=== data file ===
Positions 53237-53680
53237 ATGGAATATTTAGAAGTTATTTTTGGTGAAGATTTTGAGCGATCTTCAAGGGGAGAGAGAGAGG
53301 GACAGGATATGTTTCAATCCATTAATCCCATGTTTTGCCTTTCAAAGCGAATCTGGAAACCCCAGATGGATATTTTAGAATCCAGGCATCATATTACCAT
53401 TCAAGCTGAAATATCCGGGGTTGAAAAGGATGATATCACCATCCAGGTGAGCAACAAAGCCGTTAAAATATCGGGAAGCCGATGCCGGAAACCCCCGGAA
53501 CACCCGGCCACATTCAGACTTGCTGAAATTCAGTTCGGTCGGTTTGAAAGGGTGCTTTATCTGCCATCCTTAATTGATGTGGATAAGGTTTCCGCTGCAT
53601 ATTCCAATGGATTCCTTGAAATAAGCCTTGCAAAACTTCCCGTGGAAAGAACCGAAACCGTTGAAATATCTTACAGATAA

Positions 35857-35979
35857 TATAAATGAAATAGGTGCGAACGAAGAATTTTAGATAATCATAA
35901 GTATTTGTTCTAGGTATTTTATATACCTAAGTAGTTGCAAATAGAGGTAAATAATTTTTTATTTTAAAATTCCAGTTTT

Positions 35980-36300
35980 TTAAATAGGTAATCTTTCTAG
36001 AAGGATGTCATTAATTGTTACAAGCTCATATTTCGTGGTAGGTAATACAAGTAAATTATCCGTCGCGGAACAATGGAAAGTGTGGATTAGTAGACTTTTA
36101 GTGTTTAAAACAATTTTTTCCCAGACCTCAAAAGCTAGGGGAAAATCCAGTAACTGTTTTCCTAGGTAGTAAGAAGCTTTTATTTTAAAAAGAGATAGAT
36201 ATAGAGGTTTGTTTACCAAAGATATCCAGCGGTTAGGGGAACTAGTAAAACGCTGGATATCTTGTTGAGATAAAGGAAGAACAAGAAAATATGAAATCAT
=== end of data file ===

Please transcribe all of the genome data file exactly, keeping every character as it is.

Positions 53237-53680
53237 ATGGAATATTTAGAAGTTATTTTTGGTGAAGATTTTGAGCGATCTTCAAGGGGAGAGAGAGAGG
53301 GACAGGATATGTTTCAATCCATTAATCCCATGTTTTGCCTTTCAAAGCGAATCTGGAAACCCCAGATGGATATTTTAGAATCCAGGCATCATATTACCAT
53401 TCAAGCTGAAATATCCGGGGTTGAAAAGGATGATATCACCATCCAGGTGAGCAACAAAGCCGTTAAAATATCGGGAAGCCGATGCCGGAAACCCCCGGAA
53501 CACCCGGCCACATTCAGACTTGCTGAAATTCAGTTCGGTCGGTTTGAAAGGGTGCTTTATCTGCCATCCTTAATTGATGTGGATAAGGTTTCCGCTGCAT
53601 ATTCCAATGGATTCCTTGAAATAAGCCTTGCAAAACTTCCCGTGGAAAGAACCGAAACCGTTGAAATATCTTACAGATAA

Positions 35857-35979
35857 TATAAATGAAATAGGTGCGAACGAAGAATTTTAGATAATCATAA
35901 GTATTTGTTCTAGGTATTTTATATACCTAAGTAGTTGCAAATAGAGGTAAATAATTTTTTATTTTAAAATTCCAGTTTT

Positions 35980-36300
35980 TTAAATAGGTAATCTTTCTAG
36001 AAGGATGTCATTAATTGTTACAAGCTCATATTTCGTGGTAGGTAATACAAGTAAATTATCCGTCGCGGAACAATGGAAAGTGTGGATTAGTAGACTTTTA
36101 GTGTTTAAAACAATTTTTTCCCAGACCTCAAAAGCTAGGGGAAAATCCAGTAACTGTTTTCCTAGGTAGTAAGAAGCTTTTATTTTAAAAAGAGATAGAT
36201 ATAGAGGTTTGTTTACCAAAGATATCCAGCGGTTAGGGGAACTAGTAAAACGCTGGATATCTTGTTGAGATAAAGGAAGAACAAGAAAATATGAAATCAT